Self-driving vehicles — 2 years out? 20 years out?
How about today?
Hot news out of Germany is that a self-driving minibus is now in operation in Bad Birnbach, Lower Bavaria, Germany. There are two things I love about this story, but first, a few more details:
∴ The bus is not acting as a lone wolf, but is actually part of the ginormous Deutsche Bahn (German Railways) network.
∴ This is not a pilot project — that was implemented in the spring.
∴ The bus can drive at a whopping 15 km/h (9.3 mph). Yeah, that’s not the most exciting part of the story.
∴ Bad Birnbach is apparently a “spa town” and the autonomous electric minibus is going between the train station, the town center, and the thermal baths that tourists come in to visit.
∴ The minibus can seat 6 people.
∴ The autonomous electric minibus comes from French company EasyMile. It’s called the EZ10.
We’ve written about EasyMile twice before. The first time was in October 2015 (two years ago), when EasyMile provided some autonomous electric buses to the Contra Costa Transportation Authority. The second time was a year later to cover legislation related to that project.
But this is not just the second EasyMile rollout. The company has several small and pilot projects in place around the world.
Clearly, the entire Bad Birnbach project is exciting and interesting, and it’s great to see a self-driving electric minibus company moving forward, but there are two things that jump out to me in particular and get my blood pumping.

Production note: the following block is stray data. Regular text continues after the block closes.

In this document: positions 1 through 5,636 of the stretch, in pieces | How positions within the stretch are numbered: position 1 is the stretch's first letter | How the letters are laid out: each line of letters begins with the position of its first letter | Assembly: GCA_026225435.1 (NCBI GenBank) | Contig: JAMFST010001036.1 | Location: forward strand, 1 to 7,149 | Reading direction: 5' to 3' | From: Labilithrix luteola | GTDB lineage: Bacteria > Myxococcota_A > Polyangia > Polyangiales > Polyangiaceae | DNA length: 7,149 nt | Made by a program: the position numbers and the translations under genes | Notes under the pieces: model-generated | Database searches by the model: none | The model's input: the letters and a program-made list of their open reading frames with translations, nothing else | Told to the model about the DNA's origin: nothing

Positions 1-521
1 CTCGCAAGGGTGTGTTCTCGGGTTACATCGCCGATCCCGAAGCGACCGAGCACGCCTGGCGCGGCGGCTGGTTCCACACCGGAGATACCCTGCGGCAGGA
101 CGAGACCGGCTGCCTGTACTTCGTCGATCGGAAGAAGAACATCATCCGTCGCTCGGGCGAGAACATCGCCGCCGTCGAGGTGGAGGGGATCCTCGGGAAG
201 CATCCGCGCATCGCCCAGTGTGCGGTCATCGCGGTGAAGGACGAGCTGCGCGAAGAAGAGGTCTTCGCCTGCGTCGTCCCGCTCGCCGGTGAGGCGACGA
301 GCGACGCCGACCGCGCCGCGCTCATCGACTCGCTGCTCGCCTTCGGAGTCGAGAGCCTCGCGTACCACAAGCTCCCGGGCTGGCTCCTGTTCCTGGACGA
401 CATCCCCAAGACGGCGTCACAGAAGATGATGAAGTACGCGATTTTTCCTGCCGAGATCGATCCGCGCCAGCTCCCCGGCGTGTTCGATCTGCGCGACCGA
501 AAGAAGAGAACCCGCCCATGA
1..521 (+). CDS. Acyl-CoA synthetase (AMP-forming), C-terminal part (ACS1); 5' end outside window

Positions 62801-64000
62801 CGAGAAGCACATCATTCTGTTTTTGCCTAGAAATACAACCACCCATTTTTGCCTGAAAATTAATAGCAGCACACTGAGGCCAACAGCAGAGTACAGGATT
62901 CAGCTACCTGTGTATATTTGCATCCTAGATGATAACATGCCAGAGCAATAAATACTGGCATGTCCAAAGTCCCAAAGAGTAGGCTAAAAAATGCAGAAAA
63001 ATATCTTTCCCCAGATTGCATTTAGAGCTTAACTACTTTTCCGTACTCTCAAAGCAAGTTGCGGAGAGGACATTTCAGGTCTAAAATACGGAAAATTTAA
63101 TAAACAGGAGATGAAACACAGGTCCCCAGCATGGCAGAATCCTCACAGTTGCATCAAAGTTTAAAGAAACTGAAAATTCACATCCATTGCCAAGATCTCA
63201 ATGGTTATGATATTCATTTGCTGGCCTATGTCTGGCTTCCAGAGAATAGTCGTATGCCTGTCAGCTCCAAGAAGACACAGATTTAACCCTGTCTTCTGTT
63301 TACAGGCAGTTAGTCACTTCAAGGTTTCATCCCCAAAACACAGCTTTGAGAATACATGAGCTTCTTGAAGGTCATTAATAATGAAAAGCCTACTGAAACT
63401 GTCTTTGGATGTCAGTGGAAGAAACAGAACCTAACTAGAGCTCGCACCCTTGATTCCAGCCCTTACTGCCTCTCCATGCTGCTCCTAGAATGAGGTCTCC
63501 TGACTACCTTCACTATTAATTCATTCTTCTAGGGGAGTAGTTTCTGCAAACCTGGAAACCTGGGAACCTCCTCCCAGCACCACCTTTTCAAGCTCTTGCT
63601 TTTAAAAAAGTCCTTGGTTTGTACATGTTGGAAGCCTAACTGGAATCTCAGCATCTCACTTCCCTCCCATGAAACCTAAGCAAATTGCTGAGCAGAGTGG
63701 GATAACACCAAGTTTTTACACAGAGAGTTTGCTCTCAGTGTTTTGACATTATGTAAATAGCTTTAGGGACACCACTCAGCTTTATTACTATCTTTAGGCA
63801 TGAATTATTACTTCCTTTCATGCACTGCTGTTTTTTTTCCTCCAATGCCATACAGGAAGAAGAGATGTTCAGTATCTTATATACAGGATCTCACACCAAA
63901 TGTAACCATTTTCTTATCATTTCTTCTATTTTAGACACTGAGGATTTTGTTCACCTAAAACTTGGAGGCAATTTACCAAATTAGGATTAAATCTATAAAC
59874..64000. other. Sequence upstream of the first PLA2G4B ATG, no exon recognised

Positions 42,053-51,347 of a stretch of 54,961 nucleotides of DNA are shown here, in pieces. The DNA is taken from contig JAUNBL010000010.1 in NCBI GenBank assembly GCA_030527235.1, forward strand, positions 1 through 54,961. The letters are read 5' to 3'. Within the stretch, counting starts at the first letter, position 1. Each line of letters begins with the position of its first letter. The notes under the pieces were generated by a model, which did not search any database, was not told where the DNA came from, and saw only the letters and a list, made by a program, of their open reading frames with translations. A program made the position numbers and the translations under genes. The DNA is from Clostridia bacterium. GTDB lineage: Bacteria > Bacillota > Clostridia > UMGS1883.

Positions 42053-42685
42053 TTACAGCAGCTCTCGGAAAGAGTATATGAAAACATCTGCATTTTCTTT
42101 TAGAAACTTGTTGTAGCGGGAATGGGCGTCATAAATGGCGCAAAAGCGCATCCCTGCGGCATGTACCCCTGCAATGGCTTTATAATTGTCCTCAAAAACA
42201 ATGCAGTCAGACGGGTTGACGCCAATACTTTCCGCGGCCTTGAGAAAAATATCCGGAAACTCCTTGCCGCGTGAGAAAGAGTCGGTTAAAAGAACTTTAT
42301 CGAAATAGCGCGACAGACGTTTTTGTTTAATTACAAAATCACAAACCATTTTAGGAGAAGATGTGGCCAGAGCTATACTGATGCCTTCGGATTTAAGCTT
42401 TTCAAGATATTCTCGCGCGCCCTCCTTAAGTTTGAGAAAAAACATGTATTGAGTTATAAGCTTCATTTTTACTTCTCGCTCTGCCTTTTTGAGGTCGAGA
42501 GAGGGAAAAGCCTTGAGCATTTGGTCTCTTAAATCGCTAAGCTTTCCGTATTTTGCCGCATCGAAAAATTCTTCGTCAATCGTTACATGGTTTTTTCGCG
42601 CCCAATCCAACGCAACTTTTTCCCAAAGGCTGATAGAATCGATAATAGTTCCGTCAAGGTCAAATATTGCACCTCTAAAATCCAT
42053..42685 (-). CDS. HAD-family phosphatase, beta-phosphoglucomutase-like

First of all, I think it’s interesting and exciting that this project is in a small town. A couple of months ago, I got word of a small Polish city’s plans to implement an autonomous car zone. It got me thinking: Small cities and towns are ideal places to trial and initially implement self-driving vehicles. Not as plagued with crazy traffic, outsiders plowing through their streets in large numbers, and unpredictable traffic scenarios, they can more easily set aside zones or routes for self-driving vehicles. Self-driving vehicle companies also face fewer challenges in such places. This implementation in Bad Birnbach looks like an example of an ideal use case. I hope it will stimulate similar projects elsewhere.
I also love the idea of autonomous electric minibuses. Seating 6–12 people seems quite compelling for moving people in efficient volumes while at the same time keeping transport comfortable and convenient. Large transit vehicles are highly efficient, but they turn off many normal humans. The idea of mixing with so many strangers (and probably being confronted with some odd scenarios) isn’t everyone’s cup of tea. (I love it! But I’m possibly not normal.) But if you move 6–12 people in a vehicle instead of 1–2 people, that’s a much more efficient transportation system and people retain an acceptable degree of comfort and personal space. I expect to see a lot more minibuses roaming streets in 10 years.
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